The intended furnishing of the porch will come into play here. Anything from porch swings and rocking chairs to breakfast tables and couches can be housed in the shade of a porch roof—provided there’s ample space. Just like a kitchen renovation or any other home addition, the lifestyle of the homeowners needs to be taken into account.
Usage and size of the porch are closely linked. In this regard, some professionals advise erring on the larger side. “The most frequent feedback I get from clients is that they love the porch, but they wish it was bigger,” says Dean Stump, owner of Stump’s Quality Decks and Porches of Denver, Penn. “Going from 12’ deep to 14’ deep can make a big difference when it comes to tables and chairs fitting comfortably.”
A well-designed and thought-out porch can enhance a home’s existing style or—as previously suggested—create a style where there wasn’t one. However, a porch addition that has not accounted for the home’s established style may have the opposite effect. “You can get 100 percent on a porch that matches the home,” says Miller. “It is a great investment. But if it doesn’t, you can actually detract from the value of the home.”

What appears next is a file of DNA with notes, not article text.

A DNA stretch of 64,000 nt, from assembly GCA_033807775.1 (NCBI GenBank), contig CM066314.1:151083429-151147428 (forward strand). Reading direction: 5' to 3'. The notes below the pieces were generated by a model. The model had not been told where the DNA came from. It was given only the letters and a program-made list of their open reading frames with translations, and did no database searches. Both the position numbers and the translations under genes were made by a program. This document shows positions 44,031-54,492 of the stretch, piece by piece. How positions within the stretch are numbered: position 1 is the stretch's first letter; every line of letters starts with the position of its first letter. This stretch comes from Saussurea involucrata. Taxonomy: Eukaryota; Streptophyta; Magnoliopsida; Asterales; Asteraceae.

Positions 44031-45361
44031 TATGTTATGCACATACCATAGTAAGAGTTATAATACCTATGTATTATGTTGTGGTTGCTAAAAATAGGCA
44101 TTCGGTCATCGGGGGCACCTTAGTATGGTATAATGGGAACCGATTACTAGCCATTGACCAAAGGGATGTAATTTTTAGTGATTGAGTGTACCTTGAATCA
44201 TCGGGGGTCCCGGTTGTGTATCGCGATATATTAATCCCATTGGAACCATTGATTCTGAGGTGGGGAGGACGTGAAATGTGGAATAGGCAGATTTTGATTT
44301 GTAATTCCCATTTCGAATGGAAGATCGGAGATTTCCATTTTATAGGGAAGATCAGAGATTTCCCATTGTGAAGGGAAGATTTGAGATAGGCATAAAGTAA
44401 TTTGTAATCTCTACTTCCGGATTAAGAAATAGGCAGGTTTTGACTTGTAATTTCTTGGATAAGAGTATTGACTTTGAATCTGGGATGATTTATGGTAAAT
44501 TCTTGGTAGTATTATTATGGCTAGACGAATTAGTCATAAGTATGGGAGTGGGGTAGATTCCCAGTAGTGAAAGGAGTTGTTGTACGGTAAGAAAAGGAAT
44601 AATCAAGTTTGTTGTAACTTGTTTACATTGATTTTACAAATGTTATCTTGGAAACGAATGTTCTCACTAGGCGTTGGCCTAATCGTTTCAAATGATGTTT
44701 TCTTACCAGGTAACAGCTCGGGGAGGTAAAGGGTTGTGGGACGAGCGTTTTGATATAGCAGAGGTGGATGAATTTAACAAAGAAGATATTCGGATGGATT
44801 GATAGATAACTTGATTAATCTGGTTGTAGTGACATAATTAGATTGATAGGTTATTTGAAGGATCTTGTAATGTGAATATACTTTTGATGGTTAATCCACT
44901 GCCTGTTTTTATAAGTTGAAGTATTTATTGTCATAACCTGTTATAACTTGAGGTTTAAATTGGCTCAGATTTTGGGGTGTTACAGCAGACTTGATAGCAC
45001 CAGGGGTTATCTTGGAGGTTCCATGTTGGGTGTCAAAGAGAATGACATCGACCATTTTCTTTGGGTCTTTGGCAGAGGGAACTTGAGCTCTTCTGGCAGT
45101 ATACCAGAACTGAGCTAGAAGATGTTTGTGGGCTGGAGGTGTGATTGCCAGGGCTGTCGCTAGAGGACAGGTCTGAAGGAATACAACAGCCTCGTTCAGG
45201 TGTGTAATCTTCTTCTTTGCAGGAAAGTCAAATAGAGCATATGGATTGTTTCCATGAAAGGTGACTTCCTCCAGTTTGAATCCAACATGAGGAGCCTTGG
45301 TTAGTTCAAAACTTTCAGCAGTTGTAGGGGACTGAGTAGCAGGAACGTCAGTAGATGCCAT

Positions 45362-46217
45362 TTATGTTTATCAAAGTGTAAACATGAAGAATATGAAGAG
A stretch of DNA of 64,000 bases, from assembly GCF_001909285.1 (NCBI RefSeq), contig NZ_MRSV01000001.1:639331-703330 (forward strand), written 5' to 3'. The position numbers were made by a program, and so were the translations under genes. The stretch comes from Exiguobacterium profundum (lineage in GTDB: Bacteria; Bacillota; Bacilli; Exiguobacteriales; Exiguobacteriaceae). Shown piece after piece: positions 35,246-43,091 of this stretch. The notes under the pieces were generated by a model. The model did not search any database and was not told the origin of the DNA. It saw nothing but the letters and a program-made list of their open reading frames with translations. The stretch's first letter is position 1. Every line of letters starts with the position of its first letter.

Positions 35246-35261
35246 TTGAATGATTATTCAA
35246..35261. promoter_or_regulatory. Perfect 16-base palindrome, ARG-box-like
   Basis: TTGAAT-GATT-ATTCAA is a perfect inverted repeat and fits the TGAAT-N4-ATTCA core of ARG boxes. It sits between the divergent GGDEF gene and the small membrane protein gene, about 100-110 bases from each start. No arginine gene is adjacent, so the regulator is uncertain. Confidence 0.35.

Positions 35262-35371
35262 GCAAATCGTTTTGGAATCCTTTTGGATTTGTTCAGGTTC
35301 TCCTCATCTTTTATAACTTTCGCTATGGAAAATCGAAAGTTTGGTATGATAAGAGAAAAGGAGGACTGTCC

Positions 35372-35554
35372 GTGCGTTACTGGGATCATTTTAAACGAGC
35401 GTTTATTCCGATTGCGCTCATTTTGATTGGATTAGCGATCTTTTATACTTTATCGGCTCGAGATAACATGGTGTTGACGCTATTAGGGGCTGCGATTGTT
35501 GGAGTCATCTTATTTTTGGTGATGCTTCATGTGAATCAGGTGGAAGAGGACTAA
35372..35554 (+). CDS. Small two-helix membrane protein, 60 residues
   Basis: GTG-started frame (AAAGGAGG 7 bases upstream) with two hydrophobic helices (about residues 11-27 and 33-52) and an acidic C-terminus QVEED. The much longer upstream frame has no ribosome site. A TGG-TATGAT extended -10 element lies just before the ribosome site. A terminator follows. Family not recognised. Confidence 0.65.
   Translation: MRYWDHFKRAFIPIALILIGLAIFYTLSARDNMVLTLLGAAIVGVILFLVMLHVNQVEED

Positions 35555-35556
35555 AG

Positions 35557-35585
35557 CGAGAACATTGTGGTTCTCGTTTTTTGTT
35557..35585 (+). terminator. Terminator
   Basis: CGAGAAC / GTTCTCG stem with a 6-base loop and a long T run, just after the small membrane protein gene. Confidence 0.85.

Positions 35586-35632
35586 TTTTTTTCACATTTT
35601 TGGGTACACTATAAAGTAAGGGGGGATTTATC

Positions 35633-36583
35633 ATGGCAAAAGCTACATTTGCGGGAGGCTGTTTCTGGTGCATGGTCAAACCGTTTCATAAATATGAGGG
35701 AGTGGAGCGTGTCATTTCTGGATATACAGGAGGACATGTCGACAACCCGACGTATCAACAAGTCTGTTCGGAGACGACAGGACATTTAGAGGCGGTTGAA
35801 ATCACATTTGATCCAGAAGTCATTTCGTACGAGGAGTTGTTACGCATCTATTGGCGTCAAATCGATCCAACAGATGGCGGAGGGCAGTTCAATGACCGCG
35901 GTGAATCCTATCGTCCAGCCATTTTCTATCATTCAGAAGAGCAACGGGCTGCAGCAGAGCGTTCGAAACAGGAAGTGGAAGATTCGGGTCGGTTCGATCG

So, what needs to line up? “It’s important to match the shingles of the porch roof to the existing roof and to match the siding,” says Stump. Professionals will also match up the gutter lines from the home to the new porch for consistency. And it doesn’t stop there. The windows, veneer and pitch of the roof can and should all be considered when looking to match the porch and house styles.
The porch roof sometimes gets a little extra attention and consideration. “The style of porch roof is one of the first things we ask clients about,” says Stump. Roof styles can be anything from A-frame with trusses to a lean-to look with rafters. Existing windows on the upper level of the home may limit the roof style choices or pitch. Local code may dictate the pitch and construction of a roof to account for snow loads. Make sure the contractor designs and builds the porch to comply with any local codes and restrictions.